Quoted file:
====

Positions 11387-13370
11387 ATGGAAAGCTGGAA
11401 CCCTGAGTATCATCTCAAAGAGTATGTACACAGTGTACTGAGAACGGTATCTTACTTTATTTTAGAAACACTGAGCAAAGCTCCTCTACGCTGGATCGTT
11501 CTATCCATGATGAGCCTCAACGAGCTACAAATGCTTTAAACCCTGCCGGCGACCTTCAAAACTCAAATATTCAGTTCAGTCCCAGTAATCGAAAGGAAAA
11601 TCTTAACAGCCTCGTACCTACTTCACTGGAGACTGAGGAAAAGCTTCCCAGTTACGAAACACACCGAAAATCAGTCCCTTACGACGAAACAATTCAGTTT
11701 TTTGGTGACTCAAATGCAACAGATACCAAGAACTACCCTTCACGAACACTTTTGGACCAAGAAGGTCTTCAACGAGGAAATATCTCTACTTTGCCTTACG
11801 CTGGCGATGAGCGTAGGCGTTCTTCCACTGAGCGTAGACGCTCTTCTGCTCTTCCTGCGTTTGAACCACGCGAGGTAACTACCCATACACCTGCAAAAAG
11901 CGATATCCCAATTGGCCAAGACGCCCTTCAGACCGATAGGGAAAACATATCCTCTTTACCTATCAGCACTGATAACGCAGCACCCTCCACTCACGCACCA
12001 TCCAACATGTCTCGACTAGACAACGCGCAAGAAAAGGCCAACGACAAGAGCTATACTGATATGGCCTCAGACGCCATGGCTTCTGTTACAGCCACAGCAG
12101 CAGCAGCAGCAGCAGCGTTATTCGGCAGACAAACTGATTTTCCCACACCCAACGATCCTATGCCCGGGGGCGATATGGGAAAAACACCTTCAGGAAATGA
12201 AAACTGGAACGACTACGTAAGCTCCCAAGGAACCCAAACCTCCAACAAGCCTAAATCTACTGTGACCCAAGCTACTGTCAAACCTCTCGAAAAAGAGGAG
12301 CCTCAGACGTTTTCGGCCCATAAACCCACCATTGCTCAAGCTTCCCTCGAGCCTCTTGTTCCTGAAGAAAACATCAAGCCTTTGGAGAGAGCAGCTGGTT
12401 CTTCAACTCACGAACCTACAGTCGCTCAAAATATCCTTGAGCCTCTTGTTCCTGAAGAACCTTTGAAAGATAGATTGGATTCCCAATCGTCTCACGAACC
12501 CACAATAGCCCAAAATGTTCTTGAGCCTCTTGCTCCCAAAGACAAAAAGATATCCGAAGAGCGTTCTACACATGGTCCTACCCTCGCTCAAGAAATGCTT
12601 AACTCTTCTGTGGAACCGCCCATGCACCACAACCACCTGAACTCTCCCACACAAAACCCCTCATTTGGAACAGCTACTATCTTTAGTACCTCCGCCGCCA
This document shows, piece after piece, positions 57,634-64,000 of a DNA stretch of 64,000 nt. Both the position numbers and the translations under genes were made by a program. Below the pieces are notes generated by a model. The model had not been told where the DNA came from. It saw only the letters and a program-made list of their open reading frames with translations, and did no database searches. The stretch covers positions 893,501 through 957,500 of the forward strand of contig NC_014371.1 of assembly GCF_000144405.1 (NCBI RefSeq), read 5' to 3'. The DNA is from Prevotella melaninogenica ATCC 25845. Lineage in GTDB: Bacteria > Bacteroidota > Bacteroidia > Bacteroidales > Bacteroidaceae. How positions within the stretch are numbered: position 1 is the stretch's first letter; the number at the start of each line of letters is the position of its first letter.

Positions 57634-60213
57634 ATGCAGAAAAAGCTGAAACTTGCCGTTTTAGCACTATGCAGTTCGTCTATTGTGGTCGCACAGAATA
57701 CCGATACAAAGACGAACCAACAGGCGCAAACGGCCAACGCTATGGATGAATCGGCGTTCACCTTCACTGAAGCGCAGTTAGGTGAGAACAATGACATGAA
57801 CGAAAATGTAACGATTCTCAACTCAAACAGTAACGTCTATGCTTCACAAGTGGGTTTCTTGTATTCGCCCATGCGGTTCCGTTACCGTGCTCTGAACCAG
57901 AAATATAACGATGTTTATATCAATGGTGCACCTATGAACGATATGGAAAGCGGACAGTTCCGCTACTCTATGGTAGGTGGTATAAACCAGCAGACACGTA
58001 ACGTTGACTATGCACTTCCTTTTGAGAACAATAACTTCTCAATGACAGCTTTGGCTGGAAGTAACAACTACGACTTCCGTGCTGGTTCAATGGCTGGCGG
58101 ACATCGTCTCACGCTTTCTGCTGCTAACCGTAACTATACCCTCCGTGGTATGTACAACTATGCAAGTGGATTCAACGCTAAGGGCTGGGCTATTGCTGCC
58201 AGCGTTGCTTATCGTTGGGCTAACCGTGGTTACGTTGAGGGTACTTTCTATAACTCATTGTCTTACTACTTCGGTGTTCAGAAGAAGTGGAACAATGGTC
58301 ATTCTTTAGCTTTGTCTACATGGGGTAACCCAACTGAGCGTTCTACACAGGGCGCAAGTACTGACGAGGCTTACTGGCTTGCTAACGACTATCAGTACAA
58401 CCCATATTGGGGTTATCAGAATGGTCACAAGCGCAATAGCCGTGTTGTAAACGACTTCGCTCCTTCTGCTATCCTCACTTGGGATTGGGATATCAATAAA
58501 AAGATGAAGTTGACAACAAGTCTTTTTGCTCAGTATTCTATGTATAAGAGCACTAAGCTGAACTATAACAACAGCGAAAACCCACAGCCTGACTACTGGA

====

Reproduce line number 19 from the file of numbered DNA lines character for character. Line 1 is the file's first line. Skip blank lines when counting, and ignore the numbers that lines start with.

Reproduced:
57701 CCGATACAAAGACGAACCAACAGGCGCAAACGGCCAACGCTATGGATGAATCGGCGTTCACCTTCACTGAAGCGCAGTTAGGTGAGAACAATGACATGAA